If you’ve had any experience in conversion rate optimization, you’ll know just how important the navigation menu is when it comes to the conversion funnel. But how do you evaluate its performance? Instead of wild guesses and “guesstimates”, let us show you some practical steps in tweaking your eCommerce site’s navigation to perfection. To back our claims, we’ll look at a case study of our experience with a high-fashion clothing seller for women.
First, let’s set some ground rules. These are:
Web users look for familiarity in navigation. Thus, you should not deviate from the market standard too much.
You should limit the number of menu items for the 1st level categories to optimize the sales funnel.
Having many sub-levels, delving as deep as 4 or 5 category levels, can cause frustration, resulting in increased exit rates and sales funnel abandonment.
Categories and subcategories should be routinely checked to see which are not performing well, and be replaced or removed.
So, let’s get down to the case. During preliminary heuristic website analysis and heatmap analysis, it became obvious that there was a problem with the navigation menu interaction. Looking at the initial data, we put forward a hypothesis hypothesis:
Existing navigation path is not optimal and can be confusing for new customers.
Here’s an image of what the menu looked like before the changes:
Scandiweb’s vision on navigation menu is quite simple — it should reduce the number of clicks it takes to get from any page to the product that the customer desires. Our hypothesis says that website menu should be simplified as much as possible to make the customer arrive to the checkout as soon as possible.
Our approach can be separated in the following steps:
Heuristic research and real users testing with eye-tracking lab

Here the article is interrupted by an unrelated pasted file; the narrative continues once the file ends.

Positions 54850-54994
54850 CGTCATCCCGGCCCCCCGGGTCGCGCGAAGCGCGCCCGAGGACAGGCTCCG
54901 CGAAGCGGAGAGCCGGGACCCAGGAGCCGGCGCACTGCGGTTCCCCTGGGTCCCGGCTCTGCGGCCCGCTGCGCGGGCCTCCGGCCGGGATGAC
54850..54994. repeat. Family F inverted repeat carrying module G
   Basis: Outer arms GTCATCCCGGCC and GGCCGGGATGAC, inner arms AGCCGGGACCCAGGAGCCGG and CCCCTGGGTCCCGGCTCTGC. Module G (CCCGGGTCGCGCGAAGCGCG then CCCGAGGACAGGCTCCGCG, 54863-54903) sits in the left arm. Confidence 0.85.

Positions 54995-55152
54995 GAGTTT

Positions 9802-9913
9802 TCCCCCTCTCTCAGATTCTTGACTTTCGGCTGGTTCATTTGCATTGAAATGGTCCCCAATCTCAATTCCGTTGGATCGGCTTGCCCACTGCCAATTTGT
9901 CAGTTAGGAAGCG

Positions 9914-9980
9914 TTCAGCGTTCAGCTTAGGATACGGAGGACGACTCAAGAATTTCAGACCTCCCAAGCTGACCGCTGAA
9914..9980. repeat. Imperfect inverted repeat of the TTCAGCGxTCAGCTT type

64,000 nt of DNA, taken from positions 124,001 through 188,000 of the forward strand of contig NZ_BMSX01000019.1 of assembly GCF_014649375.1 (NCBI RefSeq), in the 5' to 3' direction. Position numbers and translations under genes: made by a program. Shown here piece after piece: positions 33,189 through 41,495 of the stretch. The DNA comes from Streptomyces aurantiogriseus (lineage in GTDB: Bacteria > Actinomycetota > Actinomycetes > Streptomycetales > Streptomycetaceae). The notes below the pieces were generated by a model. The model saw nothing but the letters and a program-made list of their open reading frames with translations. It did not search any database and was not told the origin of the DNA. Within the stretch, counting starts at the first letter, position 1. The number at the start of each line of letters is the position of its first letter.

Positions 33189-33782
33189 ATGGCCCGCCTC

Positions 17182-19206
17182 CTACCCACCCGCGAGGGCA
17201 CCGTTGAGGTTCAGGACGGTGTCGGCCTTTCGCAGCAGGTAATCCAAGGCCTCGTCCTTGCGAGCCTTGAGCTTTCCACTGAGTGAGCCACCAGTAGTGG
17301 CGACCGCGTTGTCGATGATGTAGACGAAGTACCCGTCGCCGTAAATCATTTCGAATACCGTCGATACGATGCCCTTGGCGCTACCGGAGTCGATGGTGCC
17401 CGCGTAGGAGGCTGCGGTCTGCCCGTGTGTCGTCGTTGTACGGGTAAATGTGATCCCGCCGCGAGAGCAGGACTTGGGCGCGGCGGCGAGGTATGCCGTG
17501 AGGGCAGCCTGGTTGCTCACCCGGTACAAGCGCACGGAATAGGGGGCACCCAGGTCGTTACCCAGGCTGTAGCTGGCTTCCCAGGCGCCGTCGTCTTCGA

Users sessions playback and heatmaps analysis, setting the hypothesis
Data insights analysis for the existing navigation path
New menu structure mockup development
New menu design visuals development
A/B testing the changes and technical implementation
Everything needed to conduct this research is Google Analytics data and heatmaps snapshots from LuckyOrange, as well as snapshots from our eye-tracking sessions.
Here’s what we discovered about the menu:
Menu includes ~240 menu items, while on average other fashion stores have 50+ items
Only 33% users interact with the menu, compared to rough average of 60% on other websites.
Menu consists of 4 levels, while eCommerce usually stores have 1–3 category levels max
4th level menu items are almost unused (0.03% of all users visit it)
The homepage has 52% bounce rate, which may indicate that users do not see where to click.
Several 3rd level menu items do not bring any conversions at all.
And here are the key problems:
4th level menu items are not being used (0.03% from all users visit it), still if they are, 23.67% of users make an order (probably, loyal customers who used to navigate to the specific category).
It’s clearly visible in Analytics that user visits to the menu items are decreasing with each step
So our initial hypothesis checks out. Without doubt.
Based on the facts pinpointed above, we advised to:
Abandon 4th level menu and introduce some extra filtering on category pages (e.g. per child-category which are not in the menu) is introduced
Power up access to the 3rd level menu items by implementing horizontal navigation
Remove items without any direct eCommerce value from the header (like e-mail signups)
Optimize category structure reworking it to maximum 100 menu items
A/B test the changes, constantly track progress along the way and choose the winning option
Here’s a preview of what the new horizontal 3-level menu looked like:
Additional changes include:
Newsletter sign-up moved from header to footer, as we saw that very few people actually clicked on it.
“Discover our story” has been moved to the footer, for the same reasons. The search bar has a longer description, as Analytics showed that there were many conversions coming from search results.
International website selection was moved to the footer, as it was rarely used by users.
Yes! Looking at the data since the menu navigation redesign, compared to previous periods, we see that:
Site search is used less by 18.23%, as a result of visitors being able to find products much more easily, without the search.
Menu interactions have risen by ~16%
Overall revenue has increased by ~8%!
The ground rules we set made for a reasonable framework to work with. Not only did we manage to improve user interaction with the site, but we achieved the very tangible result of increasing the site’s overall revenue by 8%.
If you want Scandiweb to have a look at your site and suggest changes for conversion rate optimization, drop us a line at firstname.lastname@example.org!